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Detroit, Mich., March 16, 1900.
To the Editor:
—For several years past two very definite opinions on the above-named subject have been held and repeatedly expressed by the writer in terms which could not be regarded by any one as ambiguous. One is that a righteous and efficient law to regulate the practice of medicine in Michigan has hitherto been and now is an unattainable Utopian consummation the "viability" of which ceases at the stage of "most devoutly to be wished." The other is that the methods, devices and expedients to which members of "the profession" have stooped in their frantic efforts to overtake and seize hold of this "will o' the wisp" have been not only futile and vexatiously disappointing but to the last degree discreditable and degrading. In the summer of 1896 I ventured in a short series of open letters in The Journal, to implore my professional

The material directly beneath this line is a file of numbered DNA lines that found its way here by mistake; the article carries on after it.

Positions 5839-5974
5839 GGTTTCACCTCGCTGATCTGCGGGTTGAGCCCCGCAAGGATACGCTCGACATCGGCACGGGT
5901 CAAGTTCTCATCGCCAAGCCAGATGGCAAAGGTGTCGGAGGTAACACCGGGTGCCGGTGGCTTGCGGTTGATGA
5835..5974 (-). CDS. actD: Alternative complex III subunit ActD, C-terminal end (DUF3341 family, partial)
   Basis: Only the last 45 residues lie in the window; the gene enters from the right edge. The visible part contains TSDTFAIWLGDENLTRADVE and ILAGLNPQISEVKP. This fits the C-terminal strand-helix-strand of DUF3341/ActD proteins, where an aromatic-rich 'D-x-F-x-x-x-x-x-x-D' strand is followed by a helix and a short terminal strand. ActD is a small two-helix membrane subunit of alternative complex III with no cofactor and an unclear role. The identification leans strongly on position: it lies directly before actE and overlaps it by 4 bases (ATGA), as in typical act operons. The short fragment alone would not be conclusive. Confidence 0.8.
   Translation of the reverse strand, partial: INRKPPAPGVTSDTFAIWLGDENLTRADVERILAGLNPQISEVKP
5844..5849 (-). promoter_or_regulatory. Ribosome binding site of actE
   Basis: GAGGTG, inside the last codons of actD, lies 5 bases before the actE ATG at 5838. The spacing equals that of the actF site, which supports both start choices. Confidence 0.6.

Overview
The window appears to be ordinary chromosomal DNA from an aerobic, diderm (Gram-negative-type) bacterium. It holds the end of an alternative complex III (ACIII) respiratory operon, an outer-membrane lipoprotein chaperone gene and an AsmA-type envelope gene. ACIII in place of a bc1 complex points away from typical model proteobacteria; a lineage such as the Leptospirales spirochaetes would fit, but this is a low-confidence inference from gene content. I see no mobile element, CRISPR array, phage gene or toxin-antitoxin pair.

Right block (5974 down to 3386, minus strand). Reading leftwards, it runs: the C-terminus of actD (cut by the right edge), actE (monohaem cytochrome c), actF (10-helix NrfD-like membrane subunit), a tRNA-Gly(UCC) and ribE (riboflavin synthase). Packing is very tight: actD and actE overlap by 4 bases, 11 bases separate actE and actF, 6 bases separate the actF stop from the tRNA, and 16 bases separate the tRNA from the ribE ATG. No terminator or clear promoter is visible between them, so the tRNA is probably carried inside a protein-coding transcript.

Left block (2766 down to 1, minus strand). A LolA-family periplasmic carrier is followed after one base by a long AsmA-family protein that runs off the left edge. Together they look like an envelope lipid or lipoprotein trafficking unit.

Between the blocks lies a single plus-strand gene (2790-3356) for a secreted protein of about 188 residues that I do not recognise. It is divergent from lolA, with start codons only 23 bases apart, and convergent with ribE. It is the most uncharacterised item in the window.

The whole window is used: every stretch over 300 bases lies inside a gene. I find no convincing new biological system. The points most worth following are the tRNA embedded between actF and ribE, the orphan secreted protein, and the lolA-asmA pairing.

Maclean D. The Reductio ad Absurdum of Medical Legislation in the State of Michigan. JAMA. 1900;XXXIV(14):888–889. doi:10.1001/jama.1900.02460140060019
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